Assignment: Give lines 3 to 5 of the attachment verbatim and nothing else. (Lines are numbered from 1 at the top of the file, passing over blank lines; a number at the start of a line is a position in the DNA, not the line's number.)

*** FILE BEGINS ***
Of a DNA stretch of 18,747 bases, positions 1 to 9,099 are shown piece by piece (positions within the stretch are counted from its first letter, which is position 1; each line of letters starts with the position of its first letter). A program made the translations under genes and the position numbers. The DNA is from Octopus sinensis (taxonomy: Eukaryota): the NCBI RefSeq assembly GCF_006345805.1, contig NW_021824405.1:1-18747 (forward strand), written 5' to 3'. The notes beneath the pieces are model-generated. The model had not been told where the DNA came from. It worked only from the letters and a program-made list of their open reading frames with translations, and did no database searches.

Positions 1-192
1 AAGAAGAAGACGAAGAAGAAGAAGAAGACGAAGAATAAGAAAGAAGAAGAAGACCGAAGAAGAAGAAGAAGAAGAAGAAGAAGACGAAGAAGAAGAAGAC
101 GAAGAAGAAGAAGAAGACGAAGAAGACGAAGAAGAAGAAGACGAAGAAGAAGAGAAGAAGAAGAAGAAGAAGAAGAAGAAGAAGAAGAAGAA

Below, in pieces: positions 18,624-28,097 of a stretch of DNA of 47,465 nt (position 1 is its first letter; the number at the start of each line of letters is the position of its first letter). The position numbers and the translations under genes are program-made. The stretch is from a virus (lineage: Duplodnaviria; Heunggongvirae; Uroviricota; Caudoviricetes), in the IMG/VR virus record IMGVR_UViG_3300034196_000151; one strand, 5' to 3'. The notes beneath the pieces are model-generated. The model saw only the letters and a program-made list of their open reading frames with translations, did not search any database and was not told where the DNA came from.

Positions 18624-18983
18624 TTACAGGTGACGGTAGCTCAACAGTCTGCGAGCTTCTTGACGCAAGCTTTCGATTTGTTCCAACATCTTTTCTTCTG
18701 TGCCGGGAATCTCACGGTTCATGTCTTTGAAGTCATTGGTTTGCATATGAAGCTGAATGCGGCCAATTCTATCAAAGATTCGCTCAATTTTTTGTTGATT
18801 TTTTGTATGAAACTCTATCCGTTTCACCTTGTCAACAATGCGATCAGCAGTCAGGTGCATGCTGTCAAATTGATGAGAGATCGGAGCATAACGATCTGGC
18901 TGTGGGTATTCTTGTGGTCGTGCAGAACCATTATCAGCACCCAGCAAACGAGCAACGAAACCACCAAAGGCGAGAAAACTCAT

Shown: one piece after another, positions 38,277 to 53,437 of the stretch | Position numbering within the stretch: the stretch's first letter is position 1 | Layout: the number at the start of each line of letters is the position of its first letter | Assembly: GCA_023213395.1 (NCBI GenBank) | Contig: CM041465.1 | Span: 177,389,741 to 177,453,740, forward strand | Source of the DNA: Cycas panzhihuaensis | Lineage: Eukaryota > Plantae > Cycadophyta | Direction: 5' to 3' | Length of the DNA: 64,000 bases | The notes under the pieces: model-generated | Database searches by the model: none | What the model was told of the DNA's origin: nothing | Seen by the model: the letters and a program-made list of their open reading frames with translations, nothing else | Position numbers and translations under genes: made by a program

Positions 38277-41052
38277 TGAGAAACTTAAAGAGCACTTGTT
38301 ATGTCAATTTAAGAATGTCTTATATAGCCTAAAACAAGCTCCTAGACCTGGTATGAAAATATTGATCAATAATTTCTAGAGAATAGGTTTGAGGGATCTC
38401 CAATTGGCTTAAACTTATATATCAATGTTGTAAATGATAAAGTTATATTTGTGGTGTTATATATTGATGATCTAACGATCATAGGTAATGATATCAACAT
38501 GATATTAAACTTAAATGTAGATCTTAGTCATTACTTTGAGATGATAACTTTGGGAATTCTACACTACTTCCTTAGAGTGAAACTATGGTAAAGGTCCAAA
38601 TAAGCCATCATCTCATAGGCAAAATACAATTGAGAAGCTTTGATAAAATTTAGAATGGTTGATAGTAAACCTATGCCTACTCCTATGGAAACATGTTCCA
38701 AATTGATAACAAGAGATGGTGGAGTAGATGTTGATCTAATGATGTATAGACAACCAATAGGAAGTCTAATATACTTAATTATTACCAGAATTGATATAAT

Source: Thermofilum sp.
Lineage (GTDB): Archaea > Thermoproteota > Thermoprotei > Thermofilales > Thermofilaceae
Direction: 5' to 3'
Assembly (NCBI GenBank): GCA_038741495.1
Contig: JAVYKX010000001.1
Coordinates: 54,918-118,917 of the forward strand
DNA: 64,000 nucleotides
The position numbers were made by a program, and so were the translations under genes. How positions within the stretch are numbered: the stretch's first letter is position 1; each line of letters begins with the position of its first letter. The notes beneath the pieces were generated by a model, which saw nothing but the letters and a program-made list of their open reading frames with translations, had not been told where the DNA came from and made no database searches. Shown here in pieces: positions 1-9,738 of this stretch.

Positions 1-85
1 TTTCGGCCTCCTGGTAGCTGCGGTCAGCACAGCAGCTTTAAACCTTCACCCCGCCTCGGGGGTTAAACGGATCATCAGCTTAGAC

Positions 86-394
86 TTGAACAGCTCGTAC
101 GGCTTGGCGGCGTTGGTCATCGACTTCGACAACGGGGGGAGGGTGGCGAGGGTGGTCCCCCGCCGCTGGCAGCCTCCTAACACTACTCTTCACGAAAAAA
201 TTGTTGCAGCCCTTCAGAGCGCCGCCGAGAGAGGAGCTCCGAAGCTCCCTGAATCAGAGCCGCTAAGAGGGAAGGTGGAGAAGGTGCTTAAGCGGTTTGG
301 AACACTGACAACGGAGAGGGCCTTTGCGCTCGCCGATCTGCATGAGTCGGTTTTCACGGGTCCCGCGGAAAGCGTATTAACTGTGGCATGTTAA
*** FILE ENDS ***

1 AAGAAGAAGACGAAGAAGAAGAAGAAGACGAAGAATAAGAAAGAAGAAGAAGACCGAAGAAGAAGAAGAAGAAGAAGAAGAAGACGAAGAAGAAGAAGAC
101 GAAGAAGAAGAAGAAGACGAAGAAGACGAAGAAGAAGAAGACGAAGAAGAAGAGAAGAAGAAGAAGAAGAAGAAGAAGAAGAAGAAGAAGAA

Below, in pieces: positions 18,624-28,097 of a stretch of DNA of 47,465 nt (position 1 is its first letter; the number at the start of each line of letters is the position of its first letter). The position numbers and the translations under genes are program-made. The stretch is from a virus (lineage: Duplodnaviria; Heunggongvirae; Uroviricota; Caudoviricetes), in the IMG/VR virus record IMGVR_UViG_3300034196_000151; one strand, 5' to 3'. The notes beneath the pieces are model-generated. The model saw only the letters and a program-made list of their open reading frames with translations, did not search any database and was not told where the DNA came from.